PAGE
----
The new Article 298 TFEU would provide first of all that EU ‘institutions, offices, bodies and agencies… shall have the support of an open, efficient and independent European administration’. Next, there is a new legal power to adopt regulations to that end.
This could be a legal base to adopt rules on access to EU information as distinct from access to EU documents, and to adopt rules relating to other aspects of the EU’s current ‘Transparency Initiative’, including rules on the regulation of lobbyists and on consultations. Some of these issues are addressed in the European Ombudsman’s proposed Code of Conduct on good administration, which has been approved in some form by some EU bodies and institutions already.
Finally, the Treaty of Lisbon would specify that the EU’s Charter of Rights will have the same legal value’ as the Treaties (Article 6 TEU). The Charter includes the right of access to documents, the right to good administration (which arguably encompasses the right to open administration, including access to information) and the right of data protection.
This could possibly enhance the enforceability of those rights within the EU legal system.
- C-26/62 Van Gend en Loos v Nederlandse Administratie der Belastingen (1963) ECR1.
- D. Chalmers et al., European Union Law: Text and Materials (Cambridge, 2006), 52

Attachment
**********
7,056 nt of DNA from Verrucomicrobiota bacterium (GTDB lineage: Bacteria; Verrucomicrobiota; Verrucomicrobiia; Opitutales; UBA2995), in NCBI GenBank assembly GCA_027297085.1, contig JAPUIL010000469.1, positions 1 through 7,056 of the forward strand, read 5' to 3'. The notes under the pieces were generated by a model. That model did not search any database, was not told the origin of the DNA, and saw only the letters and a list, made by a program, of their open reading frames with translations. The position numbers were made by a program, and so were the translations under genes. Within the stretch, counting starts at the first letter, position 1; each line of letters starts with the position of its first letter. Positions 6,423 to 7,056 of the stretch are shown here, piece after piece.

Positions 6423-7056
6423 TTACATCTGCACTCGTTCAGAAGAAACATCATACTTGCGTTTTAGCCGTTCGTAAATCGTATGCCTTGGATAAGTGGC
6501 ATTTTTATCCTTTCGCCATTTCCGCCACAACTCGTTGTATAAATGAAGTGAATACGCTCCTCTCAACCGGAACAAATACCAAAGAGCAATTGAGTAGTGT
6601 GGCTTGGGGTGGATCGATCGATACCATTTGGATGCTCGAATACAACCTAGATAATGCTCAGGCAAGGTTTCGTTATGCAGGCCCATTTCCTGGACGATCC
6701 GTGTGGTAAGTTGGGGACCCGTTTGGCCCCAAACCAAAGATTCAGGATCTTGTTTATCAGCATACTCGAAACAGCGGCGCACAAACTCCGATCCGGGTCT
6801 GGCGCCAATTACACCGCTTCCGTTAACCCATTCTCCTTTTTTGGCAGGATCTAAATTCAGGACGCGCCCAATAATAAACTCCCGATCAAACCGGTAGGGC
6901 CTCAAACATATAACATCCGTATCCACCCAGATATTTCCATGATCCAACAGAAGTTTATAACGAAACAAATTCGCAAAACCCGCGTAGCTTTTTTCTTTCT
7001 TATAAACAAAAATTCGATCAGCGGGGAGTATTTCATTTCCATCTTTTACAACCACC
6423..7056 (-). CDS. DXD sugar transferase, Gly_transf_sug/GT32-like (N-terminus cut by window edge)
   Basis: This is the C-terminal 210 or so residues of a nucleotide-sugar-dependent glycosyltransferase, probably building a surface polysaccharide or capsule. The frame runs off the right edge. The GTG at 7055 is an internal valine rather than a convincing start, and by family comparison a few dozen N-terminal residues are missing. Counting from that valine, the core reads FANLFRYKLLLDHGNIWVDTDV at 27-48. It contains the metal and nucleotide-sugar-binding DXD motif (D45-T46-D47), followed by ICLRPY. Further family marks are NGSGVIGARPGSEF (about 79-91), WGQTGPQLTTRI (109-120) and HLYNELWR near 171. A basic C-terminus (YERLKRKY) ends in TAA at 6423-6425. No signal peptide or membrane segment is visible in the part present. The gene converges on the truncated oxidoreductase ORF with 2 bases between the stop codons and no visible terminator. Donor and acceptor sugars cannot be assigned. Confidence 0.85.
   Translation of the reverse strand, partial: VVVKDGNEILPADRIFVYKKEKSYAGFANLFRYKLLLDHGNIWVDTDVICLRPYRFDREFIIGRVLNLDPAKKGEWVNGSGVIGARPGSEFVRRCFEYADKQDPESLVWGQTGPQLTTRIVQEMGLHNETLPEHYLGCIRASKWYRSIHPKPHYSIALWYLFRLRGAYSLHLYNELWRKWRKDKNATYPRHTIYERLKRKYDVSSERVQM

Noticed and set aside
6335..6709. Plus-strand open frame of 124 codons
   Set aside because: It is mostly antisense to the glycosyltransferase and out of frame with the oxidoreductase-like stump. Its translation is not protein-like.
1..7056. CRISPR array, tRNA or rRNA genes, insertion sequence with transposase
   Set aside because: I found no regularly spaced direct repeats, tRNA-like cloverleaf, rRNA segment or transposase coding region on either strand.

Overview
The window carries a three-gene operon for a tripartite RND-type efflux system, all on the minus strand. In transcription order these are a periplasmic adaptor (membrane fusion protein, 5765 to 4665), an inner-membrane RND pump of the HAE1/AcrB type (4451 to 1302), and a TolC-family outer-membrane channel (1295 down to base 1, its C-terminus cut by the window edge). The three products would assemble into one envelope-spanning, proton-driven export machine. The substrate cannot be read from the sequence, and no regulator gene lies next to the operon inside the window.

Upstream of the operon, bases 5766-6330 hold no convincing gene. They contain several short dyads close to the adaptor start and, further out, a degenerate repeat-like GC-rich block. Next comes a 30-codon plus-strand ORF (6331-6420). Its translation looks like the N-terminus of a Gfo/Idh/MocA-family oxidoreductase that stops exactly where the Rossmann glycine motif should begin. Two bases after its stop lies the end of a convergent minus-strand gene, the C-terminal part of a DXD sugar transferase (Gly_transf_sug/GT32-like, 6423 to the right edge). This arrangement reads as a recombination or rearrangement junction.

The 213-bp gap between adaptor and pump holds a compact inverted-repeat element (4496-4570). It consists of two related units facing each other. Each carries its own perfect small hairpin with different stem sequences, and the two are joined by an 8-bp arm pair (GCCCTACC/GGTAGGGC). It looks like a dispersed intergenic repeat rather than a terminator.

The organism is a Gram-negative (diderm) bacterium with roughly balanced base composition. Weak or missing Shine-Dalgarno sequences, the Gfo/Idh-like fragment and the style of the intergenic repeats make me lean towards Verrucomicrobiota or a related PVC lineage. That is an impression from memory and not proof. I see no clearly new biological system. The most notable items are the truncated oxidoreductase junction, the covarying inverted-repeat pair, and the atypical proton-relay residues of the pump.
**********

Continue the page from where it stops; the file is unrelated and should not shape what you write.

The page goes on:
- Obradovic, Daniela (1996) “Policy Legitimacy and the European Union”, Journal of Common Market Studies 34(2): 193
- Obradovic, Daniela (1996) “Policy Legitimacy and the European Union”, Journal of Common Market Studies 34(2): 192-193
- 1951/52 Paris, 1957/58 Rome, 1986/87 SEA, 1992/93 Maastricht, 1997/99 Amsterdam, 2001/03 Nice, 2007/09 Lisbon
- D. Chalmers et al., European Union Law: Text and Materials (Cambridge, 2006), bekijk dit ff
- Obradovic, Daniela (1996) “Policy Legitimacy and the European Union”, Journal of Common Market Studies 34(2): 191-221
- Een van de boeken dat uitlegd wat democratic deficit is (majone 14/15)
- European Commission (2001a) European Governance: a White Paper, COM (2001) 428 final
- Laeken Declaration (2001) “Laeken Declaration on the Future of the European Union”, 15 December 2001, SN 300/01
- P 9 of accountability
- expert agencies that are independent of direct political control
- where international features dominate (European Council, Council of Ministers, and the second and third ‘pillars’ of the TEU),
- P 605 Moravcik
- Article 16(3) TEU, Article 294 TFEU
- D. Chalmers and G. Monti, European Union Law: Updating Supplement (Cambridge University Press, 2008) 27.
- Article 16 TEU, Protocol No 36 on transitional provisions, Articles 3 and 4.
- Declaration No 7 on Article 48 TFEU. Article 48 TFEU.
- By Great Britain: European Union Committee, The Treaty of Lisbon: an impact assessment (10th report 2007-08 Volume 1: Report), 33.
- See above n. 31, p 6
- Article 20 TEU referring to Articles 326-334 TFEU.
- Articles 82(3), 83(3), 86(1), 87(3) TFEU.
- Article 15 TEU, Articles 235 and 236 TFEU.
- Article 27(3) TEU.
- Article 15(6) TEU.
- (Art. 17(1) TEU)
- Article 17(7) TEU, Declarations No 6 and 11.
- (Art 17(5) TEU, Declaration No 10)
- Article 18 TEU, Declarations No 6 and 12
- Article 27(3) TEU.
- Art. 12(b) TEU):
- Art. 8 of Protocol No 2 on the application of the principles of subsidiarity and proportionality.
- Articles 88(2) and 85(1) TFEU respectively.
- (Art. 314 TFEU);
- TEU; Declarations No 6 and 11
- See above n. 31, p 28
- 14(2) TEU; Declaration No 4
- (Arts. 2-6). TFEU
- Articles 288, 289 and 290 TFEU.
- Art. 22 TFEU
- See above 31, p6
- Article 11(1)TEU
- Article 11(2) TEU
- Article 11(3) TEU
- Article 16(8) TEU
- Article 15(1) TFEU
- Article 15(2) TFEU, Article 16(8) TEU
- Article 15(3) TFEU
- Article 16 of the TFEU